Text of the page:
When I last wrote about these module evaluations, I expressed quite a bit of frustration about the conflicting feedback, and the problems with actually identifying anything concrete to do about the sort of comments that completely contradict each other. For that reason, I’m usually a big advocate of using things like the CIQs and one minute papers to engage with students on a micro-level rather than wait for the final assessment when it’s too late to solve problems that have affected students throughout the course. But this time around, a couple of things stood out, and I do have a few things that I want to do differently next time.

(more…)

December 17, 2012

End of term wrap-up

What with one thing and another, I’ve been run off my feet for the last fortnight or so. Term has now officially been over for a week, but I don’t feel as if I’ve got the paperwork and administration for everything quite under control yet. It’s getting there, but there are a couple of things that still need finishing off. I have, of course, finished all my teaching. The Roman novel first year seminar is working much more smoothly than it did last year; this is partly due to the department increasing seminar lengths from one to two hours across the board, meaning there’s more space for presentations and discussions, but I think the tweaks to the syllabus that I made at the start of the year have paid off as well. There’s still one class that isn’t quite working as I want it to work, but I’ve had another go at redefining the discussion questions, so we’ll see if that helps. It is, in fairness, the class dealing with literary form (e.g. why are parts of the Satyricon in poetry, and do we care?), so I think it’s going to be a case of continually experimenting until I get the formula right. I shall miss my first year tutees, who will be disappearing off to pastures new, but it will be good to meet some more of the first year intake next term.

The Roman Life Course lectures are going well – I have a good group of students, and we’ve established what feels like a productive discussion-based atmosphere to complement the parts of the session where I lecture more traditionally. The material seems to be engaging the students’ interest, and I’m sneakily incorporating as much philosophical evidence for social history as I can – one of the surprise hits was Plutarch’s The Training of Children, which seems to have gone over rather well! The blog posts are still working more or less as I want them to, and the students seem to like the idea of blog-based work in principle even if the practice is a little shakier. I’m also glad that I decided to stick it out with the critical incident questionnaire, for the simple reason that it’s really helping me see what is and isn’t working with this sort of teaching.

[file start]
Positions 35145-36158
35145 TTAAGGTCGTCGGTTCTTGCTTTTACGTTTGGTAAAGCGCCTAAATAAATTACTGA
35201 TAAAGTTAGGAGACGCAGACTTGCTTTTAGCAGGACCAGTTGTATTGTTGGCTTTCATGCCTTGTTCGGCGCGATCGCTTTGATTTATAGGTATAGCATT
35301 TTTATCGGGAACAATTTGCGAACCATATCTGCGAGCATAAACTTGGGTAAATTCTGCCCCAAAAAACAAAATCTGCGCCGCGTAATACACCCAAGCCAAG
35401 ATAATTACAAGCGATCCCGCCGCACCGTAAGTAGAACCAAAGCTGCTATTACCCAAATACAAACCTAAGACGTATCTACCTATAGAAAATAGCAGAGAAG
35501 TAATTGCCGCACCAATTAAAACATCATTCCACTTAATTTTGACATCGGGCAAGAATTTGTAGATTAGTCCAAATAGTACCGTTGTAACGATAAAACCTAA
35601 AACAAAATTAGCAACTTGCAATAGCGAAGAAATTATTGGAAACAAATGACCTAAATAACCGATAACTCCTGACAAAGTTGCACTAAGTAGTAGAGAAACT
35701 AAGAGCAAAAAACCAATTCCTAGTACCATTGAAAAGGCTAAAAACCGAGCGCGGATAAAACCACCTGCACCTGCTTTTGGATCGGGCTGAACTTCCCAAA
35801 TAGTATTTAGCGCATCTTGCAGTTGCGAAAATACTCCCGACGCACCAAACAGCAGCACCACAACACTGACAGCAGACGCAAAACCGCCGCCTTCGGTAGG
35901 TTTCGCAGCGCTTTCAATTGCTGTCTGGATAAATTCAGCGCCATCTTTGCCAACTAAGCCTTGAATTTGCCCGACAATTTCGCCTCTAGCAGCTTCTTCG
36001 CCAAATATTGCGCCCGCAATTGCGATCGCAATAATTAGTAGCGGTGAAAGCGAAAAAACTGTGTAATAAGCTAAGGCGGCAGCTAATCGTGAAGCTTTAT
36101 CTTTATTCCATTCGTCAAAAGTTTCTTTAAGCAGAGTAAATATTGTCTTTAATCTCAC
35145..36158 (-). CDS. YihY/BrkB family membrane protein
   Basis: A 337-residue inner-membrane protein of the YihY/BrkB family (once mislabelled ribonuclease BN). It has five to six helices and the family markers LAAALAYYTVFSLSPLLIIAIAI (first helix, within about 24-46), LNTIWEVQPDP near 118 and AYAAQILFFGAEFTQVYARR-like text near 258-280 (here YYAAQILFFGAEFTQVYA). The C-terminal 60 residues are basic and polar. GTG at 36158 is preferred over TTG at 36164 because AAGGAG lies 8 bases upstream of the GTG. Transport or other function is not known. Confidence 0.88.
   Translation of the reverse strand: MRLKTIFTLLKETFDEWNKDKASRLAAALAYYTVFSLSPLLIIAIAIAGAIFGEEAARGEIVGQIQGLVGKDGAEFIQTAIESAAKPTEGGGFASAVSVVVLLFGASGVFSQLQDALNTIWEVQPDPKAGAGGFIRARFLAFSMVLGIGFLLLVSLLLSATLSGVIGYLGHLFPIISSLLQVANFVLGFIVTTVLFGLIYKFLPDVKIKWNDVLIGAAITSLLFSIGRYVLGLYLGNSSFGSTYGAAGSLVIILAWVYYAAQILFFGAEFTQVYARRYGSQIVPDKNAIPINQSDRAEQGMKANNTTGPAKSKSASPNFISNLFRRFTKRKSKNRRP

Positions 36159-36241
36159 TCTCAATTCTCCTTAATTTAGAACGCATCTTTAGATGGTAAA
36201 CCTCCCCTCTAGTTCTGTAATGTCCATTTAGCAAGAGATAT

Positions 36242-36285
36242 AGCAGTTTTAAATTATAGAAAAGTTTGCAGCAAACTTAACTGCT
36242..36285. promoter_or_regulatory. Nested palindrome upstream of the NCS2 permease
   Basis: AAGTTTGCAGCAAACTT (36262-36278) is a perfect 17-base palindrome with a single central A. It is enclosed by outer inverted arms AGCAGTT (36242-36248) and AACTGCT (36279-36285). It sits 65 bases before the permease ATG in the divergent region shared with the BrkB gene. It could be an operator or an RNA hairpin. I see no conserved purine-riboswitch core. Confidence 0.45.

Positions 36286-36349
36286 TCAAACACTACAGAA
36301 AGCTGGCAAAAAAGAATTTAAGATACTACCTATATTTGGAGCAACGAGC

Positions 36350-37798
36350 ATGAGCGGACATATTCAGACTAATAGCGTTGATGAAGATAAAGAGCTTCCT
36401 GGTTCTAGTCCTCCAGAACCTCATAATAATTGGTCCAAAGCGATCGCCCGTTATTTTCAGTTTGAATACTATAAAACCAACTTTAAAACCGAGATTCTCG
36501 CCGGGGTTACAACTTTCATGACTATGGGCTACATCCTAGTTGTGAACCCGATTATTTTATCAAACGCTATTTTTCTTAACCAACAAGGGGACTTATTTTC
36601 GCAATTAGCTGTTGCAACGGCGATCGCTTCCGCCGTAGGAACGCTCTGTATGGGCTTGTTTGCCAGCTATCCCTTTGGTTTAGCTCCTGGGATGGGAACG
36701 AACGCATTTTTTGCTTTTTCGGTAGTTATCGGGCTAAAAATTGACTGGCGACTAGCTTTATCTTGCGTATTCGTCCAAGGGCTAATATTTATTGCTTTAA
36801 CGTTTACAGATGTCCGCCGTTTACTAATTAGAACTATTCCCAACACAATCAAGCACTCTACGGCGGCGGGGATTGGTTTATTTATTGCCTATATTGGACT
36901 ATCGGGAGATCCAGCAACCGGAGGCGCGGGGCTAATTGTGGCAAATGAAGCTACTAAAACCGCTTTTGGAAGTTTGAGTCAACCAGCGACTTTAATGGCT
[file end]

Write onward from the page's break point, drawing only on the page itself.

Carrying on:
(more…)

October 1, 2012

Syllabi-wrangling – the 2012-13 edition

Things have been so busy here that I haven’t had the chance to talk very much about what I am actually doing this year in terms of my teaching. I have three major courses that are swinging into action this term – the Roman Novel first year seminar again; intermediate Greek language; and a lecture option on the Roman Life Course. Now, I’ve been thinking a bit about the new forms of assessment and interaction I worked with last year, and have come up with some changes and alterations for this year’s teaching:

  • Learning logs: I am going to have another go at doing these, particularly with my first year students as I think there’s a real benefit to using them and getting good study habits established early. This is made a bit easier because all of the department’s seminars and projects now last for two hours rather than one, meaning there’s a bit more time not only to have decent discussion but also to include some more pastoral-style checking in, particularly at the first year level. So I am going to incorporate this into our weekly sessions and see whether that makes the learning log a more effective tool. I am, however, dropping the reflective journal from the option course, given how unpopular it was last year.
  • Blog posts: instead, I’m going to use the method from last year’s epic seminar in the option course.  This time around I’ve got twenty students enrolled rather than seventy, which should make using this kind of micro-format a bit simpler and let everyone get involved. As I don’t have a seminar this year, I’m suspect I’m going treat the option as a slightly over-large seminar, so we’ll see how well that goes.
  • CIQs: given that the numbers for the Roman Life Course are fairly small, I’m going to take the plunge and carry on using the Critical Incident Questionnaire with the students. I will admit to being a bit nervous about this – an option is a different kind of fowl to a seminar, after all, and there are slightly more students here than I thought I was comfortable with for using the CIQ. But we shall see how it goes, particularly as I want the comparative material on how well the method works with a larger group for whenever I eventually come to write something on this. I also want to be better at keeping records of student responses – I suspect the departmental scanner will come in handy!